2016 Nominees for Saving Country Music’s Song of the Year


A song can change a life, and a song can change the world. And if you’re a real music fan, you know this to be true because you’ve felt it, and seen it yourself. We’re not looking for fanciful ditties that get stuck in your head here. There is a time and a place for those, but that’s not here. We’re looking for songs that barrel you over, that make grown ass men weep, that make you take stock of yourself and your world, that work like guideposts on your life’s timeline when you came to some important realization and were made a better person for it.

Lots has been made at Saving Country Music about the lack of truly excellent albums in the last 18 months or so, with some exceptions of course. The same can not be said for songs however, especially in 2016. If anything, the level of quality songs has only gone up, which leaves us with some downright masterpieces that we somehow have to sift through and choose which one is the best.

As was said prefacing the Album of the Year candidates, this is an exercise that is not meant to exclude anyone, and only represents the opinion of Saving Country Music. The point of picking a Song of the Year is not to pit art against art, but to hopefully expose more people to more quality music that may enact some change in their lives.

Your opinion is not only welcome, it is encouraged to be shared in the comments section, including who you think should win, and your suggestions of your song or songs of the year. This is not an up or down vote however. Vote volume is considered, but your job is to convince us all of why your opinion is correct, to hopefully rigorously vet out the eventual victor.

If we’re clear on the rules, touch gloves and come out swinging.

Evan Webb and the Rural Route Ramblers – “Dry Up or Drown”

Evan Webb and the Rural Route Ramblers released a song and video that delicately, yet accurately portrays the devastation river communities face, and how even when the flood waters subside, things are never the same. From the small community of McClure, Illinois—right on the banks of the Mississippi—Even Webb looked to capture the despondency of living in a dying town. When the Mississippi overran its banks once again earlier this year, life imitated art.

The video for “Dry Up or Drown” was shot in McLure (pop. 400) and the greater Alexander County area, and takes real life footage of the recent flooding to match with Evan Webb’s poignant portrayal of life in a flood plain.

The images are powerful enough. It shows the true life destruction floods can cause, with homes surrounded by water, and the double yellow lines of roads descending into swamped out landscapes where little hope seems to remain. Yet it’s the true life lines of the song like “Hope left here on a prison bus. Guess this town ain’t good enough for the worst of us” about the recent closing of the nearby Tamms Correctional Facility that really set the loss of community the song and video look to portray into stark perspective. (read full review)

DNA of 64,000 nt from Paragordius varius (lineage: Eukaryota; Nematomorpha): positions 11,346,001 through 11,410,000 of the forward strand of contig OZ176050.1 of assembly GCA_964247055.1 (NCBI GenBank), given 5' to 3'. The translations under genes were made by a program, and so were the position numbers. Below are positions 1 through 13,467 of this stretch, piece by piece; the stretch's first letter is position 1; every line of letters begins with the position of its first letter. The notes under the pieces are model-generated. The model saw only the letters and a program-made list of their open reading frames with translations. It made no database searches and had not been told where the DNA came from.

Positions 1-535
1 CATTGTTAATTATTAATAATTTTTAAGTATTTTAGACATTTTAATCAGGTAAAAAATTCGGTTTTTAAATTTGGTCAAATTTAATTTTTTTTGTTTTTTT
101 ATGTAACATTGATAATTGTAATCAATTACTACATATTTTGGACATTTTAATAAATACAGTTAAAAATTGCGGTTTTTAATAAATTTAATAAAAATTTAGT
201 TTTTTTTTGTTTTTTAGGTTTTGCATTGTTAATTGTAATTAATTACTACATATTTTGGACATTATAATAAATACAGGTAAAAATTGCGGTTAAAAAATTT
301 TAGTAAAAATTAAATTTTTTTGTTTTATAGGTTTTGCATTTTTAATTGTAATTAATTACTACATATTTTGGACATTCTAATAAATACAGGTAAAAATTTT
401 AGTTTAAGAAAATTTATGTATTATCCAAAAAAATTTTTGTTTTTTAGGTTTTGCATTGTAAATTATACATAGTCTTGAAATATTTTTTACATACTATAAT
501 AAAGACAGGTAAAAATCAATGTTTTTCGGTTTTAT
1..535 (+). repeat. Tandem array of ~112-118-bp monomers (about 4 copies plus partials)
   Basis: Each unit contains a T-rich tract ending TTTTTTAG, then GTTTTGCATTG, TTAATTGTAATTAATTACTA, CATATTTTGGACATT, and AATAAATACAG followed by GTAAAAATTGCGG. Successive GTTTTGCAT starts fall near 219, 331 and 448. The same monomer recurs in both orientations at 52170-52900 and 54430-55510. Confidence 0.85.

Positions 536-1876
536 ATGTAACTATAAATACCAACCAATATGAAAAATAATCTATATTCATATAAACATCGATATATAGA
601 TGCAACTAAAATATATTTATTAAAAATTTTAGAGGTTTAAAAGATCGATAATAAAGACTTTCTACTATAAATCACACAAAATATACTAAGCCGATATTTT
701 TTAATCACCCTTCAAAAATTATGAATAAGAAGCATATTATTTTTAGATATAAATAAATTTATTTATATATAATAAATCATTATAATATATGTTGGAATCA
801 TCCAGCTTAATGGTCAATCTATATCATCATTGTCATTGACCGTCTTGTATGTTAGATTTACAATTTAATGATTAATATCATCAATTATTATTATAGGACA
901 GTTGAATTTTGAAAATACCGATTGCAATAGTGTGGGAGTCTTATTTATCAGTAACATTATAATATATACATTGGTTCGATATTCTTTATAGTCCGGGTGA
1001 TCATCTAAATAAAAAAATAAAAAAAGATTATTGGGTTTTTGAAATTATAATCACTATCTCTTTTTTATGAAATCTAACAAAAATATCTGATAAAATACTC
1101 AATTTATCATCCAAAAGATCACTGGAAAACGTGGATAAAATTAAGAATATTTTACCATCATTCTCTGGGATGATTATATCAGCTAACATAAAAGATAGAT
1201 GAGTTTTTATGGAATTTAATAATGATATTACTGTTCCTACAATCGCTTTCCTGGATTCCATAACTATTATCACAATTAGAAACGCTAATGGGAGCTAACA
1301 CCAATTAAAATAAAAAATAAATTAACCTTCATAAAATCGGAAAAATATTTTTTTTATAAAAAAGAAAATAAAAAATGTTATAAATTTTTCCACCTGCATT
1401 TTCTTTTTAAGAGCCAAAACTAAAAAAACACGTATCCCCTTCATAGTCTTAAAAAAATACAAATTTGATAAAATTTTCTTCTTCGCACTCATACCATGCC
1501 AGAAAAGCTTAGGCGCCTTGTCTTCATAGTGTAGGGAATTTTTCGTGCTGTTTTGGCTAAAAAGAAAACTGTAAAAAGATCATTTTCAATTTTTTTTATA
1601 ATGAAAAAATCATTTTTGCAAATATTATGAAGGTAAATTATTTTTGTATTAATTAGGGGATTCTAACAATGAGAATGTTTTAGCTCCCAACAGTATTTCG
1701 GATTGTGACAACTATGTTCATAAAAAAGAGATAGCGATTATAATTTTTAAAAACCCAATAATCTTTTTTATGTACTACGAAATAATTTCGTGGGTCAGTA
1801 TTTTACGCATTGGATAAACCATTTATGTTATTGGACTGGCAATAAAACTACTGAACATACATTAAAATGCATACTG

Justin Wells – “The Dogs”

Isn’t it interesting how somehow losing can result in our greatest inspiration, and ultimately give rise to our greatest work. There’s something about getting kicked when you’re down the brings out the best in people. It took Justin Wells virtually quitting music to find his purest voice, and maybe his widest recognition. This may be a song about underdogs and losers, but it also might be the top dog of the 2016 pack.

From Justin’s album Dawn in the Distance.

Austin Lucas (feat. Lydia Loveless) – “Wrong Side of the Dream”

We are all the products of broken dreams. There are thousands of politicians, but only one can be President. There are 30 major league baseball teams, but only one can win the World Series, while thousands of players dedicate their entire lives to playing baseball, but never even make it to the big leagues. Scores of musicians travel the country making music, but only a select few get to make a decent living at it, and many times it isn’t the ones who work the hardest, or have the greatest wealth of talent.

There is no shortage of songs about broken dreams, and for good reason. From childhood we are instilled with this idyllic sense that whatever we dream, we can do, and told to let nothing stop us. But for every dream realized, there are thousands that are not. What makes Austin Lucas’s “Wrong Side of the Dream” so unique is beyond the excellent composition of the track and Lydia Loveless’s harmonies, is how the song offers a different perspective on an all-to-common theme. It’s one thing to have a dream shattered. It’s a whole other issue to be juxtaposed on the opposite end of it, where glimmers of hope will never let it completely die and allow you to move on. Making the song even more injurious is that you know it’s coming straight from the real life struggles of Austin himself.

Lucinda Williams – “Dust”

Many artist attempt to instill their music with dark or disturbing sentiments, but I don’t think that I’ve ever heard a more disturbing and true lyric than the one at the heart of “Dust.” We’re told to cherish our thoughts and memories because they can’t be replaced by money and we can take them with us when our times comes, but ultimately we don’t know that to be true. This fear really comes into form when you see the toll memory loss takes on the elderly. Lucinda says something we all settle upon when we’re troubled of mind, and with such haunting truth that it stoves right to your bones. Yet at the same time there’s a strange solace you find when hearing this simple idea spoken.